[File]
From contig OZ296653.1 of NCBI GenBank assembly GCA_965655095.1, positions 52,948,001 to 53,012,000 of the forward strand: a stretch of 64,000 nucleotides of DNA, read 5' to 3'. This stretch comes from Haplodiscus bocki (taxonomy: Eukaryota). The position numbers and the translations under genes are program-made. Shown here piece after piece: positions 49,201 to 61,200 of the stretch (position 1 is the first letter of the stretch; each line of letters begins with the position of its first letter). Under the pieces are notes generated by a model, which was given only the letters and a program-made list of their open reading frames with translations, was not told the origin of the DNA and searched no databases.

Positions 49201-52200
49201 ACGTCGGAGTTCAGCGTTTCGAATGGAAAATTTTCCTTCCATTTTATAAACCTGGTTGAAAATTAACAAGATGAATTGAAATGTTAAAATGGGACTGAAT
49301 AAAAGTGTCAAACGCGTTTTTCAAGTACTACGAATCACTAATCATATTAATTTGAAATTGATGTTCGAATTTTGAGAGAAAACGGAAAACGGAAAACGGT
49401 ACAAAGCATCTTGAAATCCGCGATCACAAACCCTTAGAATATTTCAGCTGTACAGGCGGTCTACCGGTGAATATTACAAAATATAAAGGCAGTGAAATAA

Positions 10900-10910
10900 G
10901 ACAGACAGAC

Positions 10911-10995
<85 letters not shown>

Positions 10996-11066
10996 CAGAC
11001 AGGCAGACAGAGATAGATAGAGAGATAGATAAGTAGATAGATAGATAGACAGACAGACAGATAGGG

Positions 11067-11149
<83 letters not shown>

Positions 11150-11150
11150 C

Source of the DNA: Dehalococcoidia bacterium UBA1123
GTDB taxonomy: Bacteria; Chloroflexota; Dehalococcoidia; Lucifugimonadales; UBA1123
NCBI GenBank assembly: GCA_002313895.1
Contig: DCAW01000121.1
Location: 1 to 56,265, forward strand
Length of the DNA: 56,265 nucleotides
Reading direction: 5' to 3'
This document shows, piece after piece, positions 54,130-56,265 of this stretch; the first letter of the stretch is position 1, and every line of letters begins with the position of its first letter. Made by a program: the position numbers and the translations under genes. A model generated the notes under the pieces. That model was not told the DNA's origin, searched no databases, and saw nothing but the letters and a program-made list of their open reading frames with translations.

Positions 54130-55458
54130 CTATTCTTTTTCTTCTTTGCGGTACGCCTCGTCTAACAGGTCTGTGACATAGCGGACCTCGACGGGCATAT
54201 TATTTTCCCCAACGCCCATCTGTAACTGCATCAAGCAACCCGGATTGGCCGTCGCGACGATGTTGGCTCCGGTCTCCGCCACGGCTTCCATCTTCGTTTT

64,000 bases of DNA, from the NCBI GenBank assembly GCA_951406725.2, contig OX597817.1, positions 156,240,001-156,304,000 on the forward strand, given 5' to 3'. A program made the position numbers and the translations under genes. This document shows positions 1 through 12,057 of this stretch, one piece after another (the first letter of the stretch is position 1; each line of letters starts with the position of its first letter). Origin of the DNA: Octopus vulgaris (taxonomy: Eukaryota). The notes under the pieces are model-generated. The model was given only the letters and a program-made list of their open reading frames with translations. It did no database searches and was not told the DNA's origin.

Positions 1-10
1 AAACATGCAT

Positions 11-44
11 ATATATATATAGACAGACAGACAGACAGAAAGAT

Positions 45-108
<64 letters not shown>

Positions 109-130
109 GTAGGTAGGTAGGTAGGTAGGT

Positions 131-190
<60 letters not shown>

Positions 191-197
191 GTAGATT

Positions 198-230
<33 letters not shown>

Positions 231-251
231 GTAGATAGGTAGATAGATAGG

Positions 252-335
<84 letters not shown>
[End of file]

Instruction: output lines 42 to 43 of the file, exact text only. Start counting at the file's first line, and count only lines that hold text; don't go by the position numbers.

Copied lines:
Positions 198-230
<33 letters not shown>